Access published pdf version
This issue begins with a very timely piece by Christopher Preston where he sets out two arguments against the tendency in environmental thinking to presume that geoengineering, as a solution to climate change, will always in principle be wrong (Preston 2011). For me, as a reader who approached the paper with exactly that presumption, it was both a challenging and an enlightening experience.
Graham Long also addresses the pressing problem of climate change, but his focus is the various forms of disagreement that have prevented concerted action. He uses Rawls’s concept of ‘reasonable disagreement’ to shows why climate change, and more specifically what to do about it, is being left unresolved, even though action is urgently needed (Long 2011). He proposes that deliberative democracy is the best approach for: understanding conflicting positions, weeding out unreasonable opposition, and arriving at supported reasoned decisions. He points out that deliberation would not necessarily result in a convergence, e.g., between pragmatic anthropocentric and non-anthropocentric positions, but it would highlight that scientific uncertainty (the current focus of much debate) is not always the issue at play in climate change disagreements.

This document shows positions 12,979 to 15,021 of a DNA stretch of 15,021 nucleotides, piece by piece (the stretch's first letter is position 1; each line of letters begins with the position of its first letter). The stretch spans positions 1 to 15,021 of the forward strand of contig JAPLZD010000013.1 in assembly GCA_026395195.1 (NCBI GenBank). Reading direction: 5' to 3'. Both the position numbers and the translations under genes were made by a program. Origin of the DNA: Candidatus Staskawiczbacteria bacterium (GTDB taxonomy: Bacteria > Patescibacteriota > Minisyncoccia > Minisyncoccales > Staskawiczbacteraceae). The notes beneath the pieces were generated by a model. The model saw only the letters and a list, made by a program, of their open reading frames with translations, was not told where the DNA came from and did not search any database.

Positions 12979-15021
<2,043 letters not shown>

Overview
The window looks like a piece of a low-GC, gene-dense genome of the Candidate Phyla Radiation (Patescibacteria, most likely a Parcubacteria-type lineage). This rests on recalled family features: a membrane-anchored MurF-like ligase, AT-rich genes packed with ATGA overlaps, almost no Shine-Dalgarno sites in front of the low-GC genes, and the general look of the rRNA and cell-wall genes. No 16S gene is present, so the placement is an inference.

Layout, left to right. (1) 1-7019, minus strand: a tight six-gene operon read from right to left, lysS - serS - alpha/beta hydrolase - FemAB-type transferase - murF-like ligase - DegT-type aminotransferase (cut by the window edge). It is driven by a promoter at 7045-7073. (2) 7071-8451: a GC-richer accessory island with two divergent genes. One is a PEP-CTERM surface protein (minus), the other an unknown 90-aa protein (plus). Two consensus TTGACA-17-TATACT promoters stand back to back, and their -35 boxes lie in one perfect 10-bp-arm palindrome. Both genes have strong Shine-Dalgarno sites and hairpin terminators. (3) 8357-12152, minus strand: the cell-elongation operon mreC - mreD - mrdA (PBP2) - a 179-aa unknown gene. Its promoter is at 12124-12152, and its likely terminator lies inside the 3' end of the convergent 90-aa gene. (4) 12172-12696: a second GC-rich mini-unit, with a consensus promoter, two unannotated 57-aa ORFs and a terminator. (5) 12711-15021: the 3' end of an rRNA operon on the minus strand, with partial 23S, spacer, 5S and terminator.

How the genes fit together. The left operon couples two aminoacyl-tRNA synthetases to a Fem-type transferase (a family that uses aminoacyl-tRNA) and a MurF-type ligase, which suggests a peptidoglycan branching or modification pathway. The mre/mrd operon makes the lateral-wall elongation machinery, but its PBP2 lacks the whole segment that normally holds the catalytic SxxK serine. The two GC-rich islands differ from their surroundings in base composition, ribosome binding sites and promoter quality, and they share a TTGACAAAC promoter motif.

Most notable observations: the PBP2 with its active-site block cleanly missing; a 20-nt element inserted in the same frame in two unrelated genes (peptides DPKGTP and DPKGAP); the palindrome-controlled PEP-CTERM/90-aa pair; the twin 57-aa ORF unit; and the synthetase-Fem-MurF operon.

Focusing on a link between biodiversity and existentialism, Mathew Child continues the deliberative theme. He makes an interesting connection between a scientifically outdated ‘balance of nature’ conception of conservation and an entrenched consumer culture. He then contrasts this with a more up-to-date ‘flux of nature’ conception of conservation which itself finds resonance with a postmodern concept of creating meaningful self-identity (Child 2011). This latter pairing brings together the idea of self-emergence through participation in community, democracy, etc. and the processes of nature as continually in a flux of co-creation. Out of this theoretical pairing he arrives at some relatively concrete recommendations. As he says: ‘If flux metaphors are to provide the intellectual gateway for individual reengagement with the conservation movement we must not patronise the public with Disney-like representations of biodiversity or guilt tripping litanies’. Nor should we ‘underestimate the power of narrative’ and exclude the public from participation in the story of conservation.
On an even more practical note Molly Scott Cato continues the theme of meaningful engagement in discussing the concept of the bioregion as the provisioning base (Cato 2011). She sets out some of the issues involved in making the move from bioregion as a concept to bioregion as workable practice, but also indicates where this is starting to happen in social initiatives that are responding to climate change and the threat of peak oil.